Thursday, April 12, 2012

How Do I Eat Thee? Let Me Count the Ways

This morning my friend asked “Would I like any feijoas?” Would I like any? Is the sky blue? Is the grass green? Does Dolly Parton sleep on her back? My daughter and I were invited to forage amongst her hedges of feijoas and harvest to our heart’s content. Thank you, Bronnie!

Feijoas picked today!
Crawling along, fending off the attacks of low apple tree branches, we happily filled our bags. Occasionally feijoas were tossed to the friendly, asthmatic sheep eagerly waiting on the other side of the fence. Twenty minutes later we staggered to the car with two heavy bags, leaving plenty for the next person.

Over the next few weeks those wonderful shrubs will drop a plentiful harvest challenging the most domesticated gal to come up with ways to enjoy and preserve the largesse.

I have great intentions for my stash. They shall be dried, frozen and of course, eaten as they are. Scooped, they will be my muesli partner for breakfast. They shall appear neatly chopped for dessert with a drizzle of agave to balance the sweet and sour.  I shall make a raw Apple and Feijoa Pie. Frozen pieces will become sorbet and smoothies. Dehydrated, they will feature in my sprouted muesli and will be poked into the centre of my Chocolate Date Fudge or Nut Roll. I will try to juice some but I suspect they could be too pulpy; I need a cider press.

And if I still have any leftover I shall consider a baked cake. Did you notice that the previous ideas were all raw? Pretty good, huh?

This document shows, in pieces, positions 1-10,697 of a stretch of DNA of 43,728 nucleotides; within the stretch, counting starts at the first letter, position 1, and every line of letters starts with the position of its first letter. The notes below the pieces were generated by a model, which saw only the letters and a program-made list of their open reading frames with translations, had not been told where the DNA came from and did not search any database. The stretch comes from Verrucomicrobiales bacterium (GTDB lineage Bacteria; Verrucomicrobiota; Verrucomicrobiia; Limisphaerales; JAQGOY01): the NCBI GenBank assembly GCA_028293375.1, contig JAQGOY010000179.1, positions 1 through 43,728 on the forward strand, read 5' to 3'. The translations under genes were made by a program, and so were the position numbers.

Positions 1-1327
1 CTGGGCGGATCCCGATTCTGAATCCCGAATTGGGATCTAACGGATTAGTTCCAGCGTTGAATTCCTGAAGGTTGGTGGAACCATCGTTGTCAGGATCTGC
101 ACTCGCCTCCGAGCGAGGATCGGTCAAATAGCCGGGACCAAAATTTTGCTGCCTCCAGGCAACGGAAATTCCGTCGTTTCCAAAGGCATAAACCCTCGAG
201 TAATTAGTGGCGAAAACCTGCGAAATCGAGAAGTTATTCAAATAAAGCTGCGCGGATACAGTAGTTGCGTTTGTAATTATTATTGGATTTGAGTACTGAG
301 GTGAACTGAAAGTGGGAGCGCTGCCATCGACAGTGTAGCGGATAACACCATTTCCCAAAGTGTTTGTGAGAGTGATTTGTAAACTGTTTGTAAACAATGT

Seasonal eating has many benefits, the most obvious being that they are usually budget- friendly; sometimes free (the ultimate Budget Friend!). Food picked at height of ripeness has the optimum nutrients. If you’re lucky enough to harvest straight from the tree, garden or vine, then essential sugars only ready with ripe fruit are there for you. (Fruit picked for supermarkets/export are mostly picked before ripening, short cutting the development of these important sugars.)

By the time the glut of your Seasonal Fruit/Vegetable is over you are usually more than ready to move on to the next arrival. Who would’ve thought I could tire of asparagus? Now long gone until next season; a dim salivating memory.

Although I’m thrilled with our bags of feijoas I know that in a few weeks I will be (almost) sick of the sight of them. But that is how it should be. Life is full of cycles.



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